Last November the city put out a request for proposals to launch the city's bike-share program (which was first promised us back in August '09), and now Crain's reports that the six original proposals have been pared down to a final two or three.
The two sure-fire finalists for the New York City bike-share system, which could cost as much as $200 million and will launch with a pilot program this summer, are Alta Bicycle Share, the Portland, Oregon company that did Washington, D.C.'s federally-funded bike-share system; and B-Cycle, which built bike-share stations and programs in San Francisco, Chicago and Denver.
A third program by German company Deutsche Bahn called BYKNYC, has neither been officially named a finalist nor eliminated from the review process. That group's program differs significantly from the two definite finalists because it doesn't involve so many stations, and allows riders to leave bikes locked up wherever they please, and unlock them by cell phone (kind of like this).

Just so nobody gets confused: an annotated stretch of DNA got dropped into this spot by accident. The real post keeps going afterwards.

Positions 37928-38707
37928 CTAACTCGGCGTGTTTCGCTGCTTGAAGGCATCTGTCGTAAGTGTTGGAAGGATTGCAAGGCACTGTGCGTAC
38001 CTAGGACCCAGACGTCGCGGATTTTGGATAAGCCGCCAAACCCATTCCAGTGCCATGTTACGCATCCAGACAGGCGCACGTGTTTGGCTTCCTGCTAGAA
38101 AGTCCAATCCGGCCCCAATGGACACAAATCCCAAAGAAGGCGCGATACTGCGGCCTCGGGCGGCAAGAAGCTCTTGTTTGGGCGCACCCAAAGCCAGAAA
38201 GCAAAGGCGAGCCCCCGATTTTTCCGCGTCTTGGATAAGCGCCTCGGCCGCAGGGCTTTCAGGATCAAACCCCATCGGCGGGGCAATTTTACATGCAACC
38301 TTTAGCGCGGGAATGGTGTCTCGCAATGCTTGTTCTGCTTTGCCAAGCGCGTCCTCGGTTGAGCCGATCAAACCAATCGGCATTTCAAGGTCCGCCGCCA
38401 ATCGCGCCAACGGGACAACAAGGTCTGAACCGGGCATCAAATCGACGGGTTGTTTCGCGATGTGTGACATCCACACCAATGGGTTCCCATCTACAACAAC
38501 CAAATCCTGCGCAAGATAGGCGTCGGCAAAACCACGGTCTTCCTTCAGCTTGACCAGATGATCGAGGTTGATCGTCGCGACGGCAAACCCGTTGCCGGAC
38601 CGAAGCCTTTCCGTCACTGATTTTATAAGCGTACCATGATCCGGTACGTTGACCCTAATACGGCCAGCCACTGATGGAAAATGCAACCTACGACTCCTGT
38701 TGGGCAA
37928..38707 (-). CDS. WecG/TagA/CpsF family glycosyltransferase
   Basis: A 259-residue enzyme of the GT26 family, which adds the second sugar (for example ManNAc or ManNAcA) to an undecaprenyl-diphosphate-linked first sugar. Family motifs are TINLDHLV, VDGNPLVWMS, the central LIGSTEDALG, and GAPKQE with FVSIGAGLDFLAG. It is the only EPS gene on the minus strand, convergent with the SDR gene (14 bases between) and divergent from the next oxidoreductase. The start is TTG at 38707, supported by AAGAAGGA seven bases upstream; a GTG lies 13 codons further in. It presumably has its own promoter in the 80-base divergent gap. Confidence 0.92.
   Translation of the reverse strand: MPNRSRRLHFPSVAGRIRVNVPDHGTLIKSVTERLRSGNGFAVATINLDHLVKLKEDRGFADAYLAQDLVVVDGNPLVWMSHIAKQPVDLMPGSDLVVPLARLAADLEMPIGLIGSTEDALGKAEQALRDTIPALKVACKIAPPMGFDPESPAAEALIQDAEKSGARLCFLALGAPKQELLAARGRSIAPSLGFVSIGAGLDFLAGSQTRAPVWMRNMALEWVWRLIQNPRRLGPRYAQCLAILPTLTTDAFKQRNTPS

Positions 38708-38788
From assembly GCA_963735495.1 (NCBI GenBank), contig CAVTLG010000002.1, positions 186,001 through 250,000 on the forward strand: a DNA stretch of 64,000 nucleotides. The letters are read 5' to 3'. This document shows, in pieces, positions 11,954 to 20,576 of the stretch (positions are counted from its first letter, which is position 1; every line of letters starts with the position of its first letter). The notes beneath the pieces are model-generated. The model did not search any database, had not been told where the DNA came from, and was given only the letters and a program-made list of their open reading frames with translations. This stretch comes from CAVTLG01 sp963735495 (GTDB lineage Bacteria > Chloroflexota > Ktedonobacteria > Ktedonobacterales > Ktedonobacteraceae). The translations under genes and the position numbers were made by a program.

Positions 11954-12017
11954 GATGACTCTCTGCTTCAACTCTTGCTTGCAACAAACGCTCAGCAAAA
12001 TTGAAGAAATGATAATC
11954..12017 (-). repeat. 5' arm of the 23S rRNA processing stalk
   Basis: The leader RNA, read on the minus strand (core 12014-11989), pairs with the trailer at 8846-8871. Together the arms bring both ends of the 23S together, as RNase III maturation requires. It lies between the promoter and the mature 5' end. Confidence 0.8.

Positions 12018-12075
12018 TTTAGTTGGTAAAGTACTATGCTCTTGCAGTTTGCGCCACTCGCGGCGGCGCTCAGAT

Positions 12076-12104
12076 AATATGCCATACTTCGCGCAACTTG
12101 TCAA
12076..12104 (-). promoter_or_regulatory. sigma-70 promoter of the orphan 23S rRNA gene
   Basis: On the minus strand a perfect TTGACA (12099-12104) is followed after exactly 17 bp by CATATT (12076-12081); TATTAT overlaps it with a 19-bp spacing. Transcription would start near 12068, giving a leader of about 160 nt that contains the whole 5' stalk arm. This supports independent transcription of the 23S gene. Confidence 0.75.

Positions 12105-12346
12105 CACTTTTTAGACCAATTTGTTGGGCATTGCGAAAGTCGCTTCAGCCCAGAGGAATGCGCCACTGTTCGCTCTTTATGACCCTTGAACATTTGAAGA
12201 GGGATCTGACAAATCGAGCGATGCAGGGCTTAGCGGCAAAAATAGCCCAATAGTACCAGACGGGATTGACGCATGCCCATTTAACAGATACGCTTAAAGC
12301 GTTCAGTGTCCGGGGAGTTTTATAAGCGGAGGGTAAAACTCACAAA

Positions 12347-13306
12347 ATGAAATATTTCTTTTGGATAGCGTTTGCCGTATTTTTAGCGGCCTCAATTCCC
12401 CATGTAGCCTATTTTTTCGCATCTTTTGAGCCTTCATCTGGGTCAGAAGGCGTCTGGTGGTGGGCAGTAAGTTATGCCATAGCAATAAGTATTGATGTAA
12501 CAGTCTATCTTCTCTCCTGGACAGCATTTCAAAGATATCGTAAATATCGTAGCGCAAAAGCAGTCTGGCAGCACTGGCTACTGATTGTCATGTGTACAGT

The city is planning for an initial build-out with 600 bike stations in Manhattan below 60th Street, so the one proposal that doesn't involve stations seems to be at a disadvantage there. An important element of each proposal—much less interesting than funny names and wacky designs—is each group's plan for managing sponsorships and user fees, as the program will be entirely privatized.
The final selection will have to be announced soon, as this summer's pilot program involves setting up 30 stations and letting 300 shareable bikes loose on Manhattan Streets. The full bike-share program is expected to launch around this time next year—and expand to Brooklyn... sometime?